Mistakes People Make in Estate Planning – Tips and Video Story

Mistakes People Make in Estate Planning - Tips and Video Story

We frequently come across difficult situations that arise out of simple mistakes people make in estate planning. There are many estate planning tips we could include. The few below help cover your bases…

Common Estate Planning Mistakes

#1: Verbal Instructions

A common mistake people make involves leaving instructions with someone you know, instead of putting your wishes in a will.

One mistake people make is to trust someone close to them to make sure that their wishes are carried out. While both parties may be well-intentioned, there are always possible extenuating circumstances. For example, there is no guarantee that the people entrusted will not pass away first. Secondly, it is possible that without documentation, they may not understand or remember your wishes correctly. Having a valid will in place will help your loved ones easily carry out what you want.

#2: Failing To Update Beneficiaries

Designating beneficiaries incorrectly, or failing to update them when circumstances change is another common mistake.

Do you know who your beneficiaries are, and how your assets are titled? This is an important question. Make sure that your beneficiary designations (in policies and on assets) matches what is spelled out in your will; generally, the asset will be passed according to what is in the policy. Additionally, make sure you understand how each beneficiary is titled, and make sure to review your will every year or after major life changes. Circumstances change all the time, and your will should change accordingly as needed.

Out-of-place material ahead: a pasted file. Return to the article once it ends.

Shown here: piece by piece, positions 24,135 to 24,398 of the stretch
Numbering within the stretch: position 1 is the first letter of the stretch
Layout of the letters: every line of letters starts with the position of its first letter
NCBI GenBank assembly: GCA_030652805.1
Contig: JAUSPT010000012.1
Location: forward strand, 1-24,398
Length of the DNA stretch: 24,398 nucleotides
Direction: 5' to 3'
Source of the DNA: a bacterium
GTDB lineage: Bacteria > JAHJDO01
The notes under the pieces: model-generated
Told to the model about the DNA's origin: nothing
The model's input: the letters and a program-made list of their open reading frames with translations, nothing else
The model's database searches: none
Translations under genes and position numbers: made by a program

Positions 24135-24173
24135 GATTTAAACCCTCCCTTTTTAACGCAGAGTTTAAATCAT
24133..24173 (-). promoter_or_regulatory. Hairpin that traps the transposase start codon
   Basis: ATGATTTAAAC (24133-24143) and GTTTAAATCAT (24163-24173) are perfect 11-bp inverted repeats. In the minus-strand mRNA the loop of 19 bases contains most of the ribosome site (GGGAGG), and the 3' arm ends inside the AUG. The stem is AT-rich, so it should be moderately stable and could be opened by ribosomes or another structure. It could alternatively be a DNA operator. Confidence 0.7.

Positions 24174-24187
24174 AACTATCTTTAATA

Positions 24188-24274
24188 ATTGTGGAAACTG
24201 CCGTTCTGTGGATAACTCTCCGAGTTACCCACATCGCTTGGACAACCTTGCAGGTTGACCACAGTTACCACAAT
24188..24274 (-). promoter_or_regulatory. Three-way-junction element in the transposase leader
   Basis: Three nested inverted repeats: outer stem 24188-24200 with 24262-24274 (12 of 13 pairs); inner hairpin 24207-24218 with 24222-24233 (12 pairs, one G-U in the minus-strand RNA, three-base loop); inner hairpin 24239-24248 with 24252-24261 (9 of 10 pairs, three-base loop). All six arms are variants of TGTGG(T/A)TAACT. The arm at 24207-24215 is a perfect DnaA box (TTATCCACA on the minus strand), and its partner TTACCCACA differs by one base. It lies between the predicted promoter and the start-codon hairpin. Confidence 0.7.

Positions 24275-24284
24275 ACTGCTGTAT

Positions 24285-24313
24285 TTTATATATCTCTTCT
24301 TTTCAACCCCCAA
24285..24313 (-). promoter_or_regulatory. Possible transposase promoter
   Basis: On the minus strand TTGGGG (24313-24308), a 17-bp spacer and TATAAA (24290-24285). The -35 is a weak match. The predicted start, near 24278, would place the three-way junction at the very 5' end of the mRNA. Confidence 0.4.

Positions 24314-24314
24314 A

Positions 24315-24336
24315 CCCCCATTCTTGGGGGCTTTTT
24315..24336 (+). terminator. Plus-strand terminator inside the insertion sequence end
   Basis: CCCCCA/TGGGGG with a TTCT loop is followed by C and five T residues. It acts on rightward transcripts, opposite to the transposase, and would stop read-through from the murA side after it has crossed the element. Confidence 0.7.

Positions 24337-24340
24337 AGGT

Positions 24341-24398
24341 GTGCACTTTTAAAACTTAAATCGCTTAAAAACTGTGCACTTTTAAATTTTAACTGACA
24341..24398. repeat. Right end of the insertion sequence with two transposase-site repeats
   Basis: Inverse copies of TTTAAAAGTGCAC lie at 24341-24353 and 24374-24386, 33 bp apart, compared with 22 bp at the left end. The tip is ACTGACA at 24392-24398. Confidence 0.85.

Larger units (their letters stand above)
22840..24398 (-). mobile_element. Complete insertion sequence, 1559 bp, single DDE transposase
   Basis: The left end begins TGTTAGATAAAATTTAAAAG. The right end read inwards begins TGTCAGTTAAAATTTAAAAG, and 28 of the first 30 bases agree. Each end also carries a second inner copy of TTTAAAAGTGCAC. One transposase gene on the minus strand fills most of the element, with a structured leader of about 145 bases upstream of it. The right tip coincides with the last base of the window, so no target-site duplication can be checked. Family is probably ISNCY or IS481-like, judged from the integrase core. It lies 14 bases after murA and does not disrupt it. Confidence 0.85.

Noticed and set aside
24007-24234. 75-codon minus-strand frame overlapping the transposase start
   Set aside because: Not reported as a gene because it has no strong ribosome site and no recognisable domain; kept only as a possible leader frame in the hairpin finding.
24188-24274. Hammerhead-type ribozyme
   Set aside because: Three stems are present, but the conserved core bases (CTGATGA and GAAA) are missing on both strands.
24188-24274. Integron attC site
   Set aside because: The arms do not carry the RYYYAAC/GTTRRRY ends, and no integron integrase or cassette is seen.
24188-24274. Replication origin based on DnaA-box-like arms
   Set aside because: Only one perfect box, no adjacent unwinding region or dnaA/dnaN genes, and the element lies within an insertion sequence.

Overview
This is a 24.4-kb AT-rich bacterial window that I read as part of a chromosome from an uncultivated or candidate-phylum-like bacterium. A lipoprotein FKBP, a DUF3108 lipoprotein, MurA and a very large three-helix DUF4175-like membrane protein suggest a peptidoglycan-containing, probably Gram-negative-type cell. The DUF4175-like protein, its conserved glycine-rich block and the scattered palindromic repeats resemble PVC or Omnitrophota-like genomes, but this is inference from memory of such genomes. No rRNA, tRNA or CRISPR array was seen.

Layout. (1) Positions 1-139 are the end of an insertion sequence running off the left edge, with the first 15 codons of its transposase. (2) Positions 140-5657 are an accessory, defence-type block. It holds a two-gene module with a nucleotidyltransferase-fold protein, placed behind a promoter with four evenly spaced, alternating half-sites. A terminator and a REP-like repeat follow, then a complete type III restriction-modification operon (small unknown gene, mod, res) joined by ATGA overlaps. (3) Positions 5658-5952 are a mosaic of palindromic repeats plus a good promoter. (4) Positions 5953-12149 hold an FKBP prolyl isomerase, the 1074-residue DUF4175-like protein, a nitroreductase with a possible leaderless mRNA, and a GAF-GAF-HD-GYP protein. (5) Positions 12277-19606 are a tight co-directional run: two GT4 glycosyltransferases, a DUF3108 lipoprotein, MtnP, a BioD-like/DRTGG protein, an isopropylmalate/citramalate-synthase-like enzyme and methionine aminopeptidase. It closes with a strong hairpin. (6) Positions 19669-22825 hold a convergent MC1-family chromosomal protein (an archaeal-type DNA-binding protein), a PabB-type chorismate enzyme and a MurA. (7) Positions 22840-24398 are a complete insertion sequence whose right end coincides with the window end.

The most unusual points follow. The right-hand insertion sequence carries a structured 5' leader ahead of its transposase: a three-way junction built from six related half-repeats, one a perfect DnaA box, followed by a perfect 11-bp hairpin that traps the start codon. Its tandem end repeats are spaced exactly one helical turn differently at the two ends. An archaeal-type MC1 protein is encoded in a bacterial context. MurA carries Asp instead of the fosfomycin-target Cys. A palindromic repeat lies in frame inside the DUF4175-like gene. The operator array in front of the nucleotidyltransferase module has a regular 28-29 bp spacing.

In the video below, Brian shares a story regarding a woman who almost lost her house to estranged step children with whom she and her late husband had lost touch!

#3: Failing To Have Power Of Attorney

Not having a financial and health care powers of attorney is another common mistake.

Not having a durable financial power of attorney is another common mistake. This power of attorney designates an agent to manage a person’s finances if the person becomes incapacitated, and it does not require the involvement of the court. Without it, should a person become incapacitated and be unable to handle their own financial affairs, a very cumbersome and expensive guardianship proceeding will be needed to appoint a guardian to manage that individual’s finances under the close supervision of the court. Another mistake in not having a health care power of attorney naming an agent to make health care decisions for you should you become incapacitated.

If you inherited a house involved in an estate where there is no will or planning, we can help. Call us to hear about options regarding your estate.

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